Catholic Bishop of Sokoto Diocese, Rev. Mathew Hassan Kukah, yesterday told the Economic and Financial Crimes Commission (EFCC) to stop its drama over recovered funds and reveal to Nigerians owners of the monies.
Rev. Kukah, who decried the recent spate of discovery of huge sums of money by the EFCC without owners, added that it was demoralising and very humiliating for any Nigerian.
About N15 billion was recently found by the anti-graft agency at an apartment on Osborne Road, Ikoyi, Lagos. It followed other discoveries of millions of naira at Balogun Market in Lagos and N49 million at the Kaduna Airport.
Kukah, however, urged the EFCC to do their work with better decorum or wait till they have all facts and figures before going to the media.
He said instead of embarrassing Nigerians, the Federal Government must speed up efforts at national integrity to give all Nigerians a sense of belonging.
He spoke in Kaduna yesterday at a seminar on “National anti-money laundering / counter financing of terrorism sensitisation” organised by the Inter-governmental Action Group Against Money laundering in West Africa (GIABA).
According to him, I feel more demoralised and very humiliated as a Nigerian. But the confusion is that we are dealing with monies that are of the sizable of budgets of some African states.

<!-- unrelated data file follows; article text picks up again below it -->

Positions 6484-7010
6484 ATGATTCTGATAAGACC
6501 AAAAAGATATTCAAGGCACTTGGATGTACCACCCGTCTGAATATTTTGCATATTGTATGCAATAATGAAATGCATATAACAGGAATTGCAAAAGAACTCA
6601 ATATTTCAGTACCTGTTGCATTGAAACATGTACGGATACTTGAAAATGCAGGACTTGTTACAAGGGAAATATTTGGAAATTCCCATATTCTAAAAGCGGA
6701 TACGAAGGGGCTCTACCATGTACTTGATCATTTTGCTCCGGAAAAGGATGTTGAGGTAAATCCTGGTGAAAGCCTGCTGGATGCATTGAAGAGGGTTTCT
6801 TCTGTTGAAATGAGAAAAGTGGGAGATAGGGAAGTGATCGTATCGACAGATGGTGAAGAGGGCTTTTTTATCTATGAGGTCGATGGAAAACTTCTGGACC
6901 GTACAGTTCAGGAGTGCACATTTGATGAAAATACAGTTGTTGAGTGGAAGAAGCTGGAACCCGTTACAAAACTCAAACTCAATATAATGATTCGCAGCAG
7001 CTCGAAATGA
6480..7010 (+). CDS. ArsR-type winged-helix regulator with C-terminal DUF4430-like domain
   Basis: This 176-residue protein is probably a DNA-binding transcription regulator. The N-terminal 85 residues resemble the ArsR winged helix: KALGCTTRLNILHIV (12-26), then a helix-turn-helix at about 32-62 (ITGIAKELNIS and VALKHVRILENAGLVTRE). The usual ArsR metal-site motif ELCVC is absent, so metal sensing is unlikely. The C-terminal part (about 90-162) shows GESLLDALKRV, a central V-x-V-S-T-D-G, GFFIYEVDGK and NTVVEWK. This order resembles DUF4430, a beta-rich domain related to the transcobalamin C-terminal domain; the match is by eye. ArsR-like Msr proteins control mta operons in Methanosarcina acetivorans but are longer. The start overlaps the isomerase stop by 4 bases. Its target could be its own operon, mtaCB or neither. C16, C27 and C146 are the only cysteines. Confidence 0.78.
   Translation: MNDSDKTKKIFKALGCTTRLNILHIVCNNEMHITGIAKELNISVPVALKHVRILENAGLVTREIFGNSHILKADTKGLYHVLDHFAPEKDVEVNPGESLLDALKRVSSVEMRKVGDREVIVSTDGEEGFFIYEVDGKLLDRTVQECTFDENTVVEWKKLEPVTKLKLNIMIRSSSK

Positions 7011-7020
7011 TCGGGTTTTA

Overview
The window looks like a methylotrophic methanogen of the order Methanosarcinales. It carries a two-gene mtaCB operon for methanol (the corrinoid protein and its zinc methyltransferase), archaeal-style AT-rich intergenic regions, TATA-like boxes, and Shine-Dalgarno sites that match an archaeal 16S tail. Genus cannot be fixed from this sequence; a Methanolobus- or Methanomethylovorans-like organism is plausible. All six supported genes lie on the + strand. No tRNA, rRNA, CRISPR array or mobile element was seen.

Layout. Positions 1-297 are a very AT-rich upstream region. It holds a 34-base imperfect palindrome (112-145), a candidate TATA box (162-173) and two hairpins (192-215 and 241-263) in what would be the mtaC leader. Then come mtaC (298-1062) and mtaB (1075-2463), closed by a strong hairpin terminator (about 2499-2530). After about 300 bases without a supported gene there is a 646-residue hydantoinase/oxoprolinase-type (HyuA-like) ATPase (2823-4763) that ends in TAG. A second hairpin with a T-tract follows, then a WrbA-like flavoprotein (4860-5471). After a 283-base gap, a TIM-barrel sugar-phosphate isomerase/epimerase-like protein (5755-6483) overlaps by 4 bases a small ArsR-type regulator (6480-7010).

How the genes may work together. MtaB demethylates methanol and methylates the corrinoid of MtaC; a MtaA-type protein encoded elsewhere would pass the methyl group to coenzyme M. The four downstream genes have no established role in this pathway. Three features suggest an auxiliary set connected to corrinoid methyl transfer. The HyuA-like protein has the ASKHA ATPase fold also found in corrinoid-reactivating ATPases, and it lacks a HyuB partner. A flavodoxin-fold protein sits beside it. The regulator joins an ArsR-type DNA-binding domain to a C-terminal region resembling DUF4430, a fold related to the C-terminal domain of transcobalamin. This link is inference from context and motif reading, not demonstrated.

“I think it’s unthinkable that we are having such money running into billions of naira and we don’t know who owned such monies. Frankly, like I said, if I were a foreigner, my respect for Nigeria will dwindles seriously.
“Even me as a Nigerian, I feel quite violated and I don’t really know if all this theatre is the best way to go. I think that the agencies concerned should have less dramatic but effective way of telling us the work they are doing, rather than this endless washing of linen, whose owners we don’t know. It’s not helping the fight.”
On terrorism, the cleric noted that Nigerians must stand together and protect human lives, irrespective of who the victims were.
“Terrorism is not a big enterprise and I think that is where it’s a bit troubling. You just heard for example 12 people lost their lives in Southern Kaduna. Many bombs explode but only two to three people get affected. So, anything that continues to diminish human lives is an assault by our common humanity.